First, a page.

PETA Lawsuit Against Texas A&M Could Set New Standards for Internet Speech

A lawsuit filed by People for the Ethical Treatment of Animals against Texas A&M University could let legal precedent on what a person can and cannot say on social media, News Radio 1200 WOAI reports.

Adam Schwartz of the Electronic Frontier Foundation, which filed the lawsuit on behalf of PETA, told News Radio 1200 WOAI that the University violated the First Amendment rights of people posting on its Facebook site when it removed all comments which the University deemed to be critical of its animal experimentation programs.

"And they had done so with an automatic filtering system," Schwartz said.  "It blocked out all messages that includes words like 'PETA' and 'cruel' and 'lab.'"

For the past several decades, A&M researchers have used dogs in research into muscular dystrophy, according to Schwartz.  

Texas A&M has not officially responded to the lawsuit, but it has said that all of its canines are treated humanely, in accordance with recognized standards.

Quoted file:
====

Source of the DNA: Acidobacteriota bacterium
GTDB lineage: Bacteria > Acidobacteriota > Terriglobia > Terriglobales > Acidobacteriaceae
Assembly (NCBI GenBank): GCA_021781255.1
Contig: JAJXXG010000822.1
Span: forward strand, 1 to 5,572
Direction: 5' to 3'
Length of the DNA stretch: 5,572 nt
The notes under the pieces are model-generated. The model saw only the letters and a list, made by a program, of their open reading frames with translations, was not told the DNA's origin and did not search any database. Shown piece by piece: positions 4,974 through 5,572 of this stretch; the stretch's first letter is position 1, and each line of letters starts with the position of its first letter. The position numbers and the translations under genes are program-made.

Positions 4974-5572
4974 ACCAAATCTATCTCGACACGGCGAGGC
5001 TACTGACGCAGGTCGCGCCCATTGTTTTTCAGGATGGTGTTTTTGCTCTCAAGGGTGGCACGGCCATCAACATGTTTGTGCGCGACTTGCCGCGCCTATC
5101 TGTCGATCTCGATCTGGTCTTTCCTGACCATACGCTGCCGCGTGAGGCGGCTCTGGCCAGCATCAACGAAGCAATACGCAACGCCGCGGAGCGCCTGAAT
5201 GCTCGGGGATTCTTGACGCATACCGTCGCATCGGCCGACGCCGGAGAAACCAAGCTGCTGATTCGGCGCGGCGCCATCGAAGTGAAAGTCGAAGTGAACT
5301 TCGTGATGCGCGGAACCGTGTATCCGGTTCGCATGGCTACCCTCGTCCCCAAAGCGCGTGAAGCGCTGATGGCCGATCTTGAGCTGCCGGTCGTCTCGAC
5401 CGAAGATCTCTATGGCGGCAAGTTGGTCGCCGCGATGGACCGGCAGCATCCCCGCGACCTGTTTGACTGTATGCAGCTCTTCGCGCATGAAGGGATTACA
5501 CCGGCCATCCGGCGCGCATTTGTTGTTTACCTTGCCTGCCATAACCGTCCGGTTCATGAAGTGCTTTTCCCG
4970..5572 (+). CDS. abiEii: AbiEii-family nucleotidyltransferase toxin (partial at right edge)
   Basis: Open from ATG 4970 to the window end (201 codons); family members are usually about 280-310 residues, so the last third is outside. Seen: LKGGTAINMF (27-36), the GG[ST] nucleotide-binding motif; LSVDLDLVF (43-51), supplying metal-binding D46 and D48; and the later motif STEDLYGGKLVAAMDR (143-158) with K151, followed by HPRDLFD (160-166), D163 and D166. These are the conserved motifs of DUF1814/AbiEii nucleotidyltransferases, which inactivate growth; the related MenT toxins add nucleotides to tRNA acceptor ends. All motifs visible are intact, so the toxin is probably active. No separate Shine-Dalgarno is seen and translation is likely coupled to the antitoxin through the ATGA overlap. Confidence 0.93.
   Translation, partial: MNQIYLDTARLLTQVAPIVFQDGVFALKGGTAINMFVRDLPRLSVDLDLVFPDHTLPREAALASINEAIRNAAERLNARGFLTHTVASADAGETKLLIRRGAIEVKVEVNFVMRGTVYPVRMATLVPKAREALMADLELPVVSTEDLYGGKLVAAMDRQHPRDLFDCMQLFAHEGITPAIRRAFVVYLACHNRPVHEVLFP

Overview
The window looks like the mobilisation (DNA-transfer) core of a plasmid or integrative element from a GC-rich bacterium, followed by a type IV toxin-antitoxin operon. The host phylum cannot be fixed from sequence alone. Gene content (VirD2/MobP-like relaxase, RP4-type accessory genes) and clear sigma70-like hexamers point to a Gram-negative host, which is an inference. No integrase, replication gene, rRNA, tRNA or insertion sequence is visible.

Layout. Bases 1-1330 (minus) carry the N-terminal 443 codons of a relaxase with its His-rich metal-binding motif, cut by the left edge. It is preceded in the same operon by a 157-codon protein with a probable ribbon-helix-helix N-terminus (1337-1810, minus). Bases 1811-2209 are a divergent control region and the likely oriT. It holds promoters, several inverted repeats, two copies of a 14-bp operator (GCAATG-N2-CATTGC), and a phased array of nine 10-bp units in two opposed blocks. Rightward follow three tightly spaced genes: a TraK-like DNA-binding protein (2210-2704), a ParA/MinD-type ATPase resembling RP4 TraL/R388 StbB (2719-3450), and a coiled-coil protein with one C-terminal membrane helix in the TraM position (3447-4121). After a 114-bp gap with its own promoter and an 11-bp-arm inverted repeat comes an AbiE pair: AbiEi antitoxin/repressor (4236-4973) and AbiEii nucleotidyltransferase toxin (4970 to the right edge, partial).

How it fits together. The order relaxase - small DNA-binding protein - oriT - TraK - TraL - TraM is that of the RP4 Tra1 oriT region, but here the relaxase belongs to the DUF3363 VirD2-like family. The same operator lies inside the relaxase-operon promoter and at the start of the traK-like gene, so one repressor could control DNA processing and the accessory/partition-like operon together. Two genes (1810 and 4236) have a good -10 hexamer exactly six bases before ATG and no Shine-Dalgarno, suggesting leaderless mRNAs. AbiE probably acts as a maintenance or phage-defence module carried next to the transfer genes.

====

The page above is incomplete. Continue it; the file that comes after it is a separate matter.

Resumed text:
Schwartz says since A&M is a state institution, it is an arm of government.  Since social media is the 2018 equivalent of the town square, it is clearly illegal for comments in that forum to be censored by a government entity.

"We allege that what Texas A&M has done to PETA is a violation of the First Amendment," he said.

PETA says this manipulation presents a 'false narrative' to viewers of its social media that its policies are 'universally accepted' and 'not condemned.'

First Amendment case law on social media is limited to say the least.  There are no significant precedents on how operators of internet forums can manage those forums.

Activists point out that social media sites like Facebook are under strong pressure to remove postings that violate standards and are considered 'obscene,' 'illegal,' or 'hate speech.'  But others say that deleting these comments may be trampling on free speech.

Also, there's the question of whose free speech is being violated, and whether the parameters are different between social media arms of public institutions, like Texas A&M, and private universities, companies, and individuals.

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